Engines Orchestra + Phil Meadows Group – Lifecycles
(Engines Imprint. CD Review by Sarah Chaplin)
This album is a real feat. It’s the brainchild of human dynamo and 2014 Parliamentary Jazz Newcomer Award winner, saxophonist/composer Phil Meadows, who in less than 18 months secured himself a prestigious Peter Whittingham Jazz Award, wrote a powerful suite of music from scratch, formed a new 20-strong cross-genre ensemble of talented young players from across the capital to play alongside his own Phil Meadows Group, and recorded an ambitious debut studio album. They wowed audiences when the album launched at King’s Place during the EFG 2014 London Jazz Festival, and have now been nominated for a Parliamentary Award themselves. Meadows must be pleased as punch, and rightly so.
Lifecycles opens with a scene of tetchy domesticity: the urgent, insistent percussive skittering of what sounds like a bunch of kitchen utensils is supported by a low undertow of bass clarinet and a pad string section. Alice Zawadzki then supplies some lush vocals which stretch out over the top with evocative lyrics, turning the instruments into the hum of traffic, building in intensity. Conductor Matt Robinson skilfully steers a course towards a harp break before Meadows takes up his saxophone to provide a soulful melody, picking up the rhythmic feel again with Simon Roth on drums teasing alongside.
There’s an enjoyable filmic quality about the work, as if Meadows has conceived of it as a large multi-cultural city, where you might come across a lonely busker on one corner, some noisy skirmishes at a traffic intersection, before the sensory onslaught of a busy marketplace full of haggling musical phrases and rhythmic side deals. Meadows has a strong sense of form in his writing and gives the listener a generously proportioned kaleidoscopic soundscape, relishing the full range of instruments at his disposal, creating powerful settings for soloists and intriguing sectional textures.
Take Intoxicated Delirium for instance, which has an intentional untidiness and then in the midst of it all, something utterly controlled pierces through. It’s not specifically an orgy of mass improvisation as such, nor even about a strange clash of harmonies or cross rhythms, it’s more epic than that. You can hear the musicians gradually coming into spikes of alignment in the distance, creating the sense of an ambitious crowd scene that builds and builds and then comes to an abrupt end.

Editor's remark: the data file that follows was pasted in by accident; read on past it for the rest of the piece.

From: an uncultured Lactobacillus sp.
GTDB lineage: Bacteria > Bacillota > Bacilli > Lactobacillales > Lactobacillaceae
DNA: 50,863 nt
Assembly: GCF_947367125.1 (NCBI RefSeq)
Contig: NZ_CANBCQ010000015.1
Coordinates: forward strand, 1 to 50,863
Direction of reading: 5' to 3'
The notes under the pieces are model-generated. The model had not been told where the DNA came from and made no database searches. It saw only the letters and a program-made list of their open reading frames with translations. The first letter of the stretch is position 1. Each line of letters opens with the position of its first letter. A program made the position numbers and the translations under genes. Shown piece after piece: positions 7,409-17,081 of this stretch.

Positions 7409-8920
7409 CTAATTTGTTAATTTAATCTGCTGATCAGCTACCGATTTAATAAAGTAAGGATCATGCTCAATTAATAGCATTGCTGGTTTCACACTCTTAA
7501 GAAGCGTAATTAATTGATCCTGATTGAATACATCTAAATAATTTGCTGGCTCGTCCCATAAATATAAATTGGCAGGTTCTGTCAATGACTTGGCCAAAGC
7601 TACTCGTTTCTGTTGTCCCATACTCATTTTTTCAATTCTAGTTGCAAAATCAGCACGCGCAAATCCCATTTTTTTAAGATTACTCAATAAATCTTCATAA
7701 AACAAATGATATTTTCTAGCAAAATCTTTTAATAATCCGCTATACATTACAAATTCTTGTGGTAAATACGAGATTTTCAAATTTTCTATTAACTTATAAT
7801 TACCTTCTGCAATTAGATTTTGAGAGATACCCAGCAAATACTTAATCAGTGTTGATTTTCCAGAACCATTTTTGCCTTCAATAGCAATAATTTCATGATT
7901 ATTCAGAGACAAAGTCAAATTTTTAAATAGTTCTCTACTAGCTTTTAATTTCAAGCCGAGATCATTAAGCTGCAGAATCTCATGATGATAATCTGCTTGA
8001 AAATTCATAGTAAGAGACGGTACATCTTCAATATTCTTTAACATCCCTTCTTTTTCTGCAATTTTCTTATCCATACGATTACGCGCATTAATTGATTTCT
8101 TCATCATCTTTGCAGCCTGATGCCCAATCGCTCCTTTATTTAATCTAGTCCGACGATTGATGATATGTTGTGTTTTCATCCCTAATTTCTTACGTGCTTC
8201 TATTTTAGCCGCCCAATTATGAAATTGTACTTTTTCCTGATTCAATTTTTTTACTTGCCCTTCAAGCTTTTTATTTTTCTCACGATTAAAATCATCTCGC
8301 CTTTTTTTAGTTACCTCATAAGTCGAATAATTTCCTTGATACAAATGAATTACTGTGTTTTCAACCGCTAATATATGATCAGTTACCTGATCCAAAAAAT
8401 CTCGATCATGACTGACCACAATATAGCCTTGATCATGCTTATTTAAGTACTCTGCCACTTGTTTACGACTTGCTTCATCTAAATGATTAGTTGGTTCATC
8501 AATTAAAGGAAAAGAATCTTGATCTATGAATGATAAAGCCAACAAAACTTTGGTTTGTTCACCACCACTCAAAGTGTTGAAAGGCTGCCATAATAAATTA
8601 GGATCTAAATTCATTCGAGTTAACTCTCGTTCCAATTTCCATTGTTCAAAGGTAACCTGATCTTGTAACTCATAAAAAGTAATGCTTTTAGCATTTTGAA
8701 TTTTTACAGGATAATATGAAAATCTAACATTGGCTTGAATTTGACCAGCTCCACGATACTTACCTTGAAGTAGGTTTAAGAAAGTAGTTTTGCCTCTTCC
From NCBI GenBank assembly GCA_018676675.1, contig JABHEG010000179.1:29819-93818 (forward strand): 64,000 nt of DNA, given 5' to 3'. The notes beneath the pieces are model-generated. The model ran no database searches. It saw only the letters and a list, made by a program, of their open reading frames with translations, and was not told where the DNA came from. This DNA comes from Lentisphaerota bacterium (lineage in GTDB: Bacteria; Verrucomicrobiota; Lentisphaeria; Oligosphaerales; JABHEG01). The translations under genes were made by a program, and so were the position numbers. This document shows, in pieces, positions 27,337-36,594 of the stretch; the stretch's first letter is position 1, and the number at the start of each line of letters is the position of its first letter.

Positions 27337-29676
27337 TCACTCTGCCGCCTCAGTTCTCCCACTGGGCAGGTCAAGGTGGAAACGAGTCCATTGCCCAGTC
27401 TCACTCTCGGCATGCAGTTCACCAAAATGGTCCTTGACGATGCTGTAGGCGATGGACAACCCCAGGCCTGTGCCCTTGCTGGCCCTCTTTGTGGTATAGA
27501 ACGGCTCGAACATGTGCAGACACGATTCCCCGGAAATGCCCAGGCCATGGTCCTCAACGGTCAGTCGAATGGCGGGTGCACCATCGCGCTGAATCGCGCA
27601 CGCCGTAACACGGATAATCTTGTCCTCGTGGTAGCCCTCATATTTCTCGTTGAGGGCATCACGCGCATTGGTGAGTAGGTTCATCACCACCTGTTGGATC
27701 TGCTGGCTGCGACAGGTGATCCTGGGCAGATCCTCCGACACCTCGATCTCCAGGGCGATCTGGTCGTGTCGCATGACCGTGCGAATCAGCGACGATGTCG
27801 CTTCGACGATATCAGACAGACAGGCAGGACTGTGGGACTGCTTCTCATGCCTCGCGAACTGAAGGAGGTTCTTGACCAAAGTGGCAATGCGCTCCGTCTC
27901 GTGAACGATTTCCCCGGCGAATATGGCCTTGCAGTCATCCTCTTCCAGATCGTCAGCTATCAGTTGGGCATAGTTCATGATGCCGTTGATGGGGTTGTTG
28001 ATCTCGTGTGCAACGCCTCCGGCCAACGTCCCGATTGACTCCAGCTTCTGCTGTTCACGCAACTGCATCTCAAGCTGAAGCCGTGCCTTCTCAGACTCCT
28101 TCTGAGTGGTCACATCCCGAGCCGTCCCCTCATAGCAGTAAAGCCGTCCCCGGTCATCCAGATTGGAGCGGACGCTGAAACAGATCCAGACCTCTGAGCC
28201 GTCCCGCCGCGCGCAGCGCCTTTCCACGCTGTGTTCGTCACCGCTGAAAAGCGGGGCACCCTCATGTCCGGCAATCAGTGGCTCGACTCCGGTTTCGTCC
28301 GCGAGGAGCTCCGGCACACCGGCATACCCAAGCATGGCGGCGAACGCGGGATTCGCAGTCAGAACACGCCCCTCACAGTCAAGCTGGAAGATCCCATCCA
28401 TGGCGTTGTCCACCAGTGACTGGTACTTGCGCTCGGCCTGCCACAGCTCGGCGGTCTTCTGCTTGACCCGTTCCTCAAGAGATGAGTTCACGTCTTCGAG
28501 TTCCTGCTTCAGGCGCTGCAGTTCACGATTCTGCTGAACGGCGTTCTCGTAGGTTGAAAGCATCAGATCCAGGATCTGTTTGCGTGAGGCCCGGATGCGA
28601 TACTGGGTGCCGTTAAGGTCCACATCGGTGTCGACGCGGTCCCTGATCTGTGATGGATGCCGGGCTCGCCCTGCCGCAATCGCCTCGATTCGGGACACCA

It’s followed by a deliciously restrained track called Euphoria, a more solitary piece using soprano saxophone and Tori Handsley on harp drawing out a plaintive lament. The strings hover above, bewitchingly watchful and edgy. The strings play a wide variety of roles: on Prelude they’re low and brooding, working their way through some dense dark harmonies, then on Remembrance they operate like a gang of gulls or monkeys in the distance calling to each other. As it develops fully into a tune, Elliot Galvin on piano takes up the lead with low, patient phrases that become bluesy and off-hand, ending with strong splashy chords as Zawadzki joins back in.
Celebration starts off like a vibrant folk tune played in unison, a happy dorian thing that then explodes like an unplanned firework, sputtering and fracturing into some weird turn of events, which after an exuberant piano break, sets off again at full tilt with a strong rock feel, showing us that Engines Orchestra really know how to construct a narrative. But it’s not only with a long-form tune that Meadows tells a story: Strife of Life is short and sweet, but it feels like you’ve been thrown into a bear pit only to escape within an inch of your life before encountering a divinely shy and contemplative trumpet solo from Laura Jurd. One of the most exciting moments on the album was the duo section on Twice the Man where Conor Chaplin takes a bass solo with Tori Handsley comping on harp.
Lifecycles has the energy of a live recording and the cleanness of the studio recording. There’s a wealth of of light and shade on the album, and the overall sense is that Meadows is continually pushing his collective out on a limb to search out something new. The music itself is a feat of ‘what-if’ type arranging, synthesising raw new blends, flavours and clashes of sound, which is probably why it comes across as a film score. There’s a whole range of moods on offer too, from exuberant, playful noisiness through to heartfelt interludes, yet despite the impressive production and mixing, it’s never too slick or hyped up for the sake of it. It’s one to keep, that’s for sure, but in terms of Meadows’ ambitious and exciting collaborative, it’s just the start of a mammoth new orchestral lifecycle.